Latest Round of NAFTA Talks Ends Without Breakthrough

Senior officials from the United States, Canada and Mexico ended the latest round of talks on the North American Free Trade Agreement without any major breakthroughs on how to renegotiate the deal.

U.S. Trade Representative Robert Lighthizer said Friday after a week of talks in Washington that the United States will continue to work with its partners to update the 1994 trade pact. 

“The United States is ready to continue working with Mexico and Canada to achieve needed breakthroughs on these objectives,” he said.

The talks involved all three of the top officials in the NAFTA negotiations: Lighthizer, Canadian Foreign Minister Chrystia Freeland and Mexican Economy Minister Ildefonso Guajardo.

The talks have come under increased pressure to produce a deal quickly after U.S. House Speaker Paul Ryan said this week he would need to be notified of a new agreement by May 17 to give the current Congress a chance to pass it this year.

Guajardo said Friday that revising the deal will take time. “We’re not going to sacrifice the quality of an agreement because of pressure of time. We’ll keep engaged,” he said.

Freeland echoed those comments. “The negotiations will take as long as it takes to get a good deal.”

She told reporters that there was a long “to-do” list to finish a renegotiation of NAFTA, but said the talks were making progress.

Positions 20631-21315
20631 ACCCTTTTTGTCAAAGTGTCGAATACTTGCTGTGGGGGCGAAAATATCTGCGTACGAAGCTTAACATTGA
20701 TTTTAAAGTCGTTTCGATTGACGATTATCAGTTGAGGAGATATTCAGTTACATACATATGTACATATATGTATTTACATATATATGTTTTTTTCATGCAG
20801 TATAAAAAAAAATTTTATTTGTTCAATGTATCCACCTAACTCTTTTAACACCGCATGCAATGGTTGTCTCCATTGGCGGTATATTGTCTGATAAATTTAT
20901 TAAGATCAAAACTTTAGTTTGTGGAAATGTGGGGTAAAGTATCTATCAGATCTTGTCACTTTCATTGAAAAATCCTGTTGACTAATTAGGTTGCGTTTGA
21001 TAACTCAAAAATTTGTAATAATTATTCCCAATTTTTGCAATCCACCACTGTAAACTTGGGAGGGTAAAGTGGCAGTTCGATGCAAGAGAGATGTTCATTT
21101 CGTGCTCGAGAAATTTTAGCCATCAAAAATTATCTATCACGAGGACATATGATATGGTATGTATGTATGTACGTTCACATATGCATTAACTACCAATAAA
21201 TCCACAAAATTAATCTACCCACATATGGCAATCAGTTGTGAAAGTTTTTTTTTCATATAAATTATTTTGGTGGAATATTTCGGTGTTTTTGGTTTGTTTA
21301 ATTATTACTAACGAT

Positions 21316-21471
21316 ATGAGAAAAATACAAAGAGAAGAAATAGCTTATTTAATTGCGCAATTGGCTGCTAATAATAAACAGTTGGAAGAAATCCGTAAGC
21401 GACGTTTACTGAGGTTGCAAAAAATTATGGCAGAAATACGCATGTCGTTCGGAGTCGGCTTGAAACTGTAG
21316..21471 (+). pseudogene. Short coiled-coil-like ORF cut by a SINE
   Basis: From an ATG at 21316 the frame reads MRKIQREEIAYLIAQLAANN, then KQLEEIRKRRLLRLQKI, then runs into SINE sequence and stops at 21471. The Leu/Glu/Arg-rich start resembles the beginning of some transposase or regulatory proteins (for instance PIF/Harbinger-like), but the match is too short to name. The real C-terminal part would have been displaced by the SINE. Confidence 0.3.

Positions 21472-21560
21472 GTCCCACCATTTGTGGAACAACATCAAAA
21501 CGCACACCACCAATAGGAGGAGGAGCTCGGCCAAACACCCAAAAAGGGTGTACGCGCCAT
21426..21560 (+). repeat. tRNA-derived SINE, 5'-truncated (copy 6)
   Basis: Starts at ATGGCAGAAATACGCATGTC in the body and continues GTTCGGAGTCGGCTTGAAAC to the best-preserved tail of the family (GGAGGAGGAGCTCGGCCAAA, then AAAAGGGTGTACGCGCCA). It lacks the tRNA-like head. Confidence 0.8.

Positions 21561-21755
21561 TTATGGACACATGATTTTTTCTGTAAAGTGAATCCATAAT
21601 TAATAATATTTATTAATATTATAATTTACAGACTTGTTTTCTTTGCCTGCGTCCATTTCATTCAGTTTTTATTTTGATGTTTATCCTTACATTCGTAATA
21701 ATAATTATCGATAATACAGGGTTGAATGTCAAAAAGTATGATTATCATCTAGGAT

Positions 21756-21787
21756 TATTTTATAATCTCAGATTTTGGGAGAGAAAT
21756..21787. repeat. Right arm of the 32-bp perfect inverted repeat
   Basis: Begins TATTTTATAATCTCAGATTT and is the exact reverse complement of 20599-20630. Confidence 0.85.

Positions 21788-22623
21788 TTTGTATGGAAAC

U.S. President Donald Trump again heaped criticism on NAFTA during a meeting with auto executives Friday at the White House. “NAFTA has been a horrible, horrible disaster for this country. And we’ll see if we can make it reasonable,” he said.

Trump has long criticized NAFTA, blaming it for the loss of millions of manufacturing jobs that hurt the U.S. economy.

The auto industry has featured prominently in the NAFTA talks, with one of the key sticking points being a U.S. demand to increase the U.S.-made components in vehicles that receive duty-free status in NAFTA.

Trump praised Fiat Chrysler chief Sergio Marchionne on Friday for plans to move production of its popular Dodge Ram truck back to the United States from Mexico.

“Right now, he’s my favorite man in the room,” Trump said.

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